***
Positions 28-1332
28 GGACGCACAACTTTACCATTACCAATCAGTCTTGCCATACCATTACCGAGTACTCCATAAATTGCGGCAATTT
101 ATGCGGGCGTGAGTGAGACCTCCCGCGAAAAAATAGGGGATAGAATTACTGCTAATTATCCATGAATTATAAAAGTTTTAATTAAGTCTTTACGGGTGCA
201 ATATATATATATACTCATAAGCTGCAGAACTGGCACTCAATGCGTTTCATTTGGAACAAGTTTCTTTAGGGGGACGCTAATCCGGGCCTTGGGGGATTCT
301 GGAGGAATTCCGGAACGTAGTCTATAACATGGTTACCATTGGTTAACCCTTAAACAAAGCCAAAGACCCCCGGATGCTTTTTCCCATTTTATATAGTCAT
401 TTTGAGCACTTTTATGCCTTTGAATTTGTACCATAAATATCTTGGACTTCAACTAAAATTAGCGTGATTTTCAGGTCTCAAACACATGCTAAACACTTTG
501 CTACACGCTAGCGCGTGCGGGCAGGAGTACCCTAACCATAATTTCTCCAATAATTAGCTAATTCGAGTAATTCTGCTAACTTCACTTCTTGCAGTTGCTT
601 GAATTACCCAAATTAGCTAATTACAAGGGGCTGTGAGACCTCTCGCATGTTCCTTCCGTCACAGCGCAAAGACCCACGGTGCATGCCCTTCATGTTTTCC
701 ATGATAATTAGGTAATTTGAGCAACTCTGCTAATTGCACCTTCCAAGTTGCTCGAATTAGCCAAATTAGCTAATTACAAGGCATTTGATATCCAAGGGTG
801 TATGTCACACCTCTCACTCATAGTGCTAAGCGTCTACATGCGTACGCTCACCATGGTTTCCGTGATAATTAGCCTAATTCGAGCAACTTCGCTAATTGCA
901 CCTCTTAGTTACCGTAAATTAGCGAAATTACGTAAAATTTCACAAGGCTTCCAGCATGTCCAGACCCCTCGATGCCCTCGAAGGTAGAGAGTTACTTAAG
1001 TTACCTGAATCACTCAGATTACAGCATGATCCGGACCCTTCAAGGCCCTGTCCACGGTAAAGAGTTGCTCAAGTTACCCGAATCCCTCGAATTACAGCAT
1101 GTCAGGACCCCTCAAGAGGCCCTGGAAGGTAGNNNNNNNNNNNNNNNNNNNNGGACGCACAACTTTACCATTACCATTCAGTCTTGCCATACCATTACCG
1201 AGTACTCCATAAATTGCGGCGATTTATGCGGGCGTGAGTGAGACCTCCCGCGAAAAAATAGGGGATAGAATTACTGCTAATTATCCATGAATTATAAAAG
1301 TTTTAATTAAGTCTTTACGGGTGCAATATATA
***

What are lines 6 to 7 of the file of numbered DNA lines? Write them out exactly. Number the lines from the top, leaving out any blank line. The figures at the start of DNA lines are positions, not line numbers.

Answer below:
401 TTTGAGCACTTTTATGCCTTTGAATTTGTACCATAAATATCTTGGACTTCAACTAAAATTAGCGTGATTTTCAGGTCTCAAACACATGCTAAACACTTTG
501 CTACACGCTAGCGCGTGCGGGCAGGAGTACCCTAACCATAATTTCTCCAATAATTAGCTAATTCGAGTAATTCTGCTAACTTCACTTCTTGCAGTTGCTT